• Neoplastic cells are small- to medium-sized, with clear to pale cytoplasm, distinct cell membranes, and minimal atypia

      • Tumor cells often form small clusters around follicles and HEV

    • Background cells are polymorphous

      • Variable numbers of small reactive lymphocytes, eosinophils, plasma cells, and histiocytes

      • ± immunoblasts of B-cell lineage; number is variable and can be prominent

      • ± HRS-like cells of B-cell lineage; usually EBV(+)

    • Marked proliferation of arborizing high endothelial venules (HEV)

    • Increased proliferation of follicular dendritic cells (FDC), usually surrounding HEV

    • 3 patterns in lymph node have been described

      • I: Architecture is partially preserved and hyperplastic, or normal follicles are present

      • II: Architecture is mostly effaced with residual follicles present; ± follicles disrupted or irregular

      • III: Architecture is completely replaced; ± few regressed (“burned out”) follicles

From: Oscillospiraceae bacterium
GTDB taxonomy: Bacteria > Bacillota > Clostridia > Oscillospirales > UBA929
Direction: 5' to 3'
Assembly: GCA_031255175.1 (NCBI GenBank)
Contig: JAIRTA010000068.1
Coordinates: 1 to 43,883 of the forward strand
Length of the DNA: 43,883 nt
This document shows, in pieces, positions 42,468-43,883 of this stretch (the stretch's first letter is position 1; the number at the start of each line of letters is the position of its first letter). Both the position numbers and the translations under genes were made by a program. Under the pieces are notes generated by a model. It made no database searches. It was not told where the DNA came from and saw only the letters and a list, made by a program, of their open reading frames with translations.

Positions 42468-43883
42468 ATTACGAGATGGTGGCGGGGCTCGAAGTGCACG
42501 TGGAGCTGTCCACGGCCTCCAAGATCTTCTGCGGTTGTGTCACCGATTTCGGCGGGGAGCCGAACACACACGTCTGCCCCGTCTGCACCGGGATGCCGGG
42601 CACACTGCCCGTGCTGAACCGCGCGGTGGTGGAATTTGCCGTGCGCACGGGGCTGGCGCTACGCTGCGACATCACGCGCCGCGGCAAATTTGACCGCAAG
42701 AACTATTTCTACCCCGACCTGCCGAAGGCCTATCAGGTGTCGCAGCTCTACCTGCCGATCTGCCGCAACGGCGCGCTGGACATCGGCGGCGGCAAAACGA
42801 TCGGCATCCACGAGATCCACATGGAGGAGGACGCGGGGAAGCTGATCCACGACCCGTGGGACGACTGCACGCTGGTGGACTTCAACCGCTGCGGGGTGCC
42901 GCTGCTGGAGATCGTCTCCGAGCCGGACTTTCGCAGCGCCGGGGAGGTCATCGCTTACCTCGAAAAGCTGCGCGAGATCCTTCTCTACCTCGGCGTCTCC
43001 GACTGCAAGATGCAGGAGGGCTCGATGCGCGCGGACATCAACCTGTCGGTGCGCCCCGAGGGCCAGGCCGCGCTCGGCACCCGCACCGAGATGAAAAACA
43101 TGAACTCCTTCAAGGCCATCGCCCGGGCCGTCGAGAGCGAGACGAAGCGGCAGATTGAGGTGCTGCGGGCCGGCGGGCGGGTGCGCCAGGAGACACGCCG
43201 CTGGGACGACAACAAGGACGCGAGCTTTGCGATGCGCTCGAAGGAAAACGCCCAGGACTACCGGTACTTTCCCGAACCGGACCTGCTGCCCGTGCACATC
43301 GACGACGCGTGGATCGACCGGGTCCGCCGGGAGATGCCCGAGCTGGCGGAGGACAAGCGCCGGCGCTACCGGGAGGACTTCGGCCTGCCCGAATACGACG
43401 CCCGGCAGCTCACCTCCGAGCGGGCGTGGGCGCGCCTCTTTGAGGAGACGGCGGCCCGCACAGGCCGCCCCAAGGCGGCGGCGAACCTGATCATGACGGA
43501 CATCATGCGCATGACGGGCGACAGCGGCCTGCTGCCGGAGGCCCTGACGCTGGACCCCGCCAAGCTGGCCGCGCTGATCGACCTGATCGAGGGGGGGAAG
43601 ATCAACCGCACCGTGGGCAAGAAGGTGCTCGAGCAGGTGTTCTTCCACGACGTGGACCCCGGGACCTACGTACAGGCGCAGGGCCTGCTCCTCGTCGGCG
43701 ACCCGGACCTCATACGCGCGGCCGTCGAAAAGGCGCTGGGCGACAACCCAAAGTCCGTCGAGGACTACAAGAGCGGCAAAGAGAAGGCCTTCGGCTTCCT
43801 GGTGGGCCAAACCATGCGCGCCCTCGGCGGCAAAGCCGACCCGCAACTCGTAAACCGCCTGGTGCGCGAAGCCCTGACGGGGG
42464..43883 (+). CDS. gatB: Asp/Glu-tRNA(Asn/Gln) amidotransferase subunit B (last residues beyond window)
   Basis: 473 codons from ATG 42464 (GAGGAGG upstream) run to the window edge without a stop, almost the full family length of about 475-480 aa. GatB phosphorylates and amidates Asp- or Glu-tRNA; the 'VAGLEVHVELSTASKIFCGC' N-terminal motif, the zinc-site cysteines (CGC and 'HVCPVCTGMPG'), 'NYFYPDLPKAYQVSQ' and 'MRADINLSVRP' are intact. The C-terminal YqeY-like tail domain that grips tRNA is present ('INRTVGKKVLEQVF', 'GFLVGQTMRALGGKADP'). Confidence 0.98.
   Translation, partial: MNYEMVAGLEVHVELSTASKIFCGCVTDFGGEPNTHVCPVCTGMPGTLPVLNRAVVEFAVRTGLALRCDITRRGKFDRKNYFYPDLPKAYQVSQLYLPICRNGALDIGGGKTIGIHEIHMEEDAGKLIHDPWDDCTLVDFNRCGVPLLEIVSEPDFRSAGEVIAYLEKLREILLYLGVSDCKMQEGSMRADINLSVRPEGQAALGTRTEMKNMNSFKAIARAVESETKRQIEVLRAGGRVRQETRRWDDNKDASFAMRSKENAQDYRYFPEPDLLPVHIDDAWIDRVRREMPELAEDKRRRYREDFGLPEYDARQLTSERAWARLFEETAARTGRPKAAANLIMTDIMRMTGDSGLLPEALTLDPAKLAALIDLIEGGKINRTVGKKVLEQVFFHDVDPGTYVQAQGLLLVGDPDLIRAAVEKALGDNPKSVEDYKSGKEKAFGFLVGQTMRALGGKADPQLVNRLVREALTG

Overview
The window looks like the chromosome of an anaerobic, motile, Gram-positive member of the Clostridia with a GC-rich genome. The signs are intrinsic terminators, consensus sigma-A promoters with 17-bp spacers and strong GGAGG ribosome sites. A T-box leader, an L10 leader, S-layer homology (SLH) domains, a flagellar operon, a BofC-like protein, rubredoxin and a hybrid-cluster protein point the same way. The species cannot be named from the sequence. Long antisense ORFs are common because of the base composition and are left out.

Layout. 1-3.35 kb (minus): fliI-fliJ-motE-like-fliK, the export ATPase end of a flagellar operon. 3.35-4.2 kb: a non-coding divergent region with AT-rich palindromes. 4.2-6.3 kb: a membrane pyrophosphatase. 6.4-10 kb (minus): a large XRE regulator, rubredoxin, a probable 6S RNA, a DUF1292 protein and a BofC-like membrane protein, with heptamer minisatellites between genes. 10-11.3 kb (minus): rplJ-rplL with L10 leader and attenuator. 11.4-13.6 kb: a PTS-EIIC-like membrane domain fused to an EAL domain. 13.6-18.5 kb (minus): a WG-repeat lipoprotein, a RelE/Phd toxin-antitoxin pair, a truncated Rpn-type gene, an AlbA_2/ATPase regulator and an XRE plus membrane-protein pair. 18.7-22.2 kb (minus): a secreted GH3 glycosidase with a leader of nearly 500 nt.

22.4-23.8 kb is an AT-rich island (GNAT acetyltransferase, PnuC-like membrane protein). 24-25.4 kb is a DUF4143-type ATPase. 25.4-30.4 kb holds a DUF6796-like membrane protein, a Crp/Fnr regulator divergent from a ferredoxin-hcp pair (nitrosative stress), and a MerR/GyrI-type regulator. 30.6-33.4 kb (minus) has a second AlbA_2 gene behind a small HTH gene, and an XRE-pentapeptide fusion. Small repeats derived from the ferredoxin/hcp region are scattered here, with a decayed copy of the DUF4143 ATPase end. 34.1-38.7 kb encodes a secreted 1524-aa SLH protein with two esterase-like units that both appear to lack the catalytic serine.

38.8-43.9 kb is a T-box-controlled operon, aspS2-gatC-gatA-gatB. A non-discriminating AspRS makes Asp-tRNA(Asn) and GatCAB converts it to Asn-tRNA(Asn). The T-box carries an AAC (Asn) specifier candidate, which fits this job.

• Bone marrow

    • Nodular or interstitial aggregates in paratrabecular or nonparatrabecular distribution

      • Neoplastic cells are often small; ± clear cytoplasm; can be difficult to identify

      • Reactive cells include plasma cells, eosinophils, histiocytes, and B cells

      • Aggregates are associated with blood vessel proliferation

      • ± EBV(+) cells

    • Uninvolved bone marrow ± reactive changes associated with AITL

      • Erythroid hyperplasia, polyclonal plasmacytosis, eosinophilia, fibrosis, or hemophagocytosis

  • Peripheral blood

    • Lymphocytosis is uncommon

    • ± atypical lymphocytes or activated lymphocytes (so-called immunocytes)

    • CD10(+) T cells have been shown in many patients by flow cytometric immunophenotyping

  • Skin

    • Changes are variable, may not always result from direct tumor infiltration

      • Changes can range from nonspecific, mild perivascular dermal lymphocytic infiltrate to, more rarely, overt lymphoma

  • Body effusions

    • Nonneoplastic in nature and their cause is poorly understood

    • Mixture of small lymphocytes, histiocytes, ± eosinophils

  • Morphological variants of AITL

Jul 8, 2016 | Posted by in PATHOLOGY & LABORATORY MEDICINE | Comments Off on Angioimmunoblastic T-cell Lymphoma